Put it another way: There were other bookstores while I was growing up, but today National is the one left standing. By default, we are all “laking-National.” A former competitor, Lory Tan of Bookmark, notes: “Mrs. Ramos is a master of loss-leader pricing, and knew that if you have the scale, you should use it in every way possible — whether it meant obtaining better discounts from publishing houses, more favorable terms of payment, or pricing down (even at a loss) to neutralize competition and eventually gain market dominance for a new book line.”
Or, as Nanay herself puts it: “Magaling lang akong tumawad.” (I’m just good at haggling.) Incidentally, she has been to every one of their 103 branches. Recently she visited the newest store in Marikina, and spoke to the manager about displaying books on tables to make them more appetizing.
I ask her if she’d ever imagined that the five-square-meter stall she opened in Escolta in 1939 would become this retail giant. She shakes her head. “Mapaaral ko lang ang mga anak ko, at kumain kami ng tatlong beses isang araw, tama na. Noong Japanese time, mabuhay ka lang, okay na.” (It was enough that I could send my children to school and we could have three meals a day. During the war, it was enough to just survive.)
Two years after she opened her little bookshop, World War II broke out in the Pacific and the Japanese invaded the Philippines. All books had to be submitted to Japanese censors, who cut out any mention of America. All their stocks were mutilated. “What will we sell?”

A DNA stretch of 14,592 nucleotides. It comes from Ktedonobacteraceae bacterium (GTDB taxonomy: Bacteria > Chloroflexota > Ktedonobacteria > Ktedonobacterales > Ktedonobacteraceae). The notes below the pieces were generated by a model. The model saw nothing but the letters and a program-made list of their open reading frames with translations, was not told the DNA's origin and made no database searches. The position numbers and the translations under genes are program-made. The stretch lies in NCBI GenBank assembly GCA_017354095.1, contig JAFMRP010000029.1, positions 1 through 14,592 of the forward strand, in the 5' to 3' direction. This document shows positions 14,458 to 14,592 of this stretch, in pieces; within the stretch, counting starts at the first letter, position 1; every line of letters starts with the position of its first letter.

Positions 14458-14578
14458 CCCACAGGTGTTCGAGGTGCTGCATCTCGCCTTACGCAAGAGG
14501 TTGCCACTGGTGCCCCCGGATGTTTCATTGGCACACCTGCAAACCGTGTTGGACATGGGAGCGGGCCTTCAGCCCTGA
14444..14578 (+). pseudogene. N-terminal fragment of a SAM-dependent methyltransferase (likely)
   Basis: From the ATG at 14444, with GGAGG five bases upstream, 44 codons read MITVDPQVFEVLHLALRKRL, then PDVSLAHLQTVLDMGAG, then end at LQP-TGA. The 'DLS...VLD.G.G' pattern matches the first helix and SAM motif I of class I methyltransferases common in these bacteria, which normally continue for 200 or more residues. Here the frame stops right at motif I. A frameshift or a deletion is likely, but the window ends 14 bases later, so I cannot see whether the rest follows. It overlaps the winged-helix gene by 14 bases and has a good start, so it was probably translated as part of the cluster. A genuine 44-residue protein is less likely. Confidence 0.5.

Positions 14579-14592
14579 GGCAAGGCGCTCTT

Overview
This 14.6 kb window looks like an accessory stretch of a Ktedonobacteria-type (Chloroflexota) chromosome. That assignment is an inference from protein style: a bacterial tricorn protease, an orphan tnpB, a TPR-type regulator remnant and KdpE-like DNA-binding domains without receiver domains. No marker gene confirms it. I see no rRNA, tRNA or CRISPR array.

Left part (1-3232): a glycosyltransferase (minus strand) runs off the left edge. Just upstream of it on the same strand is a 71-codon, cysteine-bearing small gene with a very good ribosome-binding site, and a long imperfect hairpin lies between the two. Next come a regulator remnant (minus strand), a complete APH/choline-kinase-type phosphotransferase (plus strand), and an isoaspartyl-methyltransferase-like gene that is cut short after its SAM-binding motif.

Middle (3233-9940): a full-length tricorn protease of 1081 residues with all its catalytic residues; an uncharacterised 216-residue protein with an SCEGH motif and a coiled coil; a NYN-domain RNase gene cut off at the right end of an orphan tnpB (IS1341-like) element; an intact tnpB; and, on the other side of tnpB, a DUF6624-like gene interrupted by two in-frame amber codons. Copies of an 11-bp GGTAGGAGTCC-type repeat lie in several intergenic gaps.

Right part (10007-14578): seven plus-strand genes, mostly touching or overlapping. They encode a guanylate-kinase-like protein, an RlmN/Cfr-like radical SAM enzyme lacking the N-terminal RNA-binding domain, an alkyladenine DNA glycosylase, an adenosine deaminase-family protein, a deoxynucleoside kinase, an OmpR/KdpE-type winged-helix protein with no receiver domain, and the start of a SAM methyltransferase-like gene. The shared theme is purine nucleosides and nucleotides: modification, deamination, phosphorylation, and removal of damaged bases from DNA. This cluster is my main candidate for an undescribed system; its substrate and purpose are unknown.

Socorro asked her husband, Jose. The answer: Anything and everything the customers needed. They sold candy, school supplies, cigarettes. She found a maker of tsinelas (rubber slippers), bought six pairs, discovered that the Japanese wanted tsinelas, and was soon selling hundreds of pairs. National Book Store might very well have been National Tsinelas.
She found a supplier of Easterbrook fountain pens and went from door to door in the Japanese bazaars to sell them. She got yelled at a couple of times and burst into tears, but eventually made a sale. “Tell me what you need,” she told her client. He ordered 3,000 reams of typewriting paper for the Japanese military. “Hindi ako nagpahalatang di ko kaya!” (I didn’t let on that I couldn’t handle the order!) she gleefully recalls. Somehow, in the middle of a war and all its restrictions, she found the 3,000 reams of paper. Gas was strictly rationed, so she delivered the stock by karetela (horse-drawn cart).
So we have another cornerstone of Nanay’s business philosophy: Find out exactly what your customers need, and sell it to them. Know your market inside and out. Do your research.
In 1944, the young businesswoman gave birth prematurely to her twin sons, Alfredo and Benjamin. Socorro and Jose were riding home in a karetela when the horse backed up into a creek. The other passengers jumped out, but the pregnant Socorro couldn’t. Jose held on to her, letting go of the basket of “Mickey Mouse” money (hyper-inflated Japanese Occupation currency) they had earned that day. Fortunately neither of them was hurt, and the basket of money was recovered from under the horse’s belly. Soon afterwards Socorro went into labor and was taken to the Philippine General Hospital. “The hospital was full, but they found room for me in the eclampsia room,” Nanay remembers.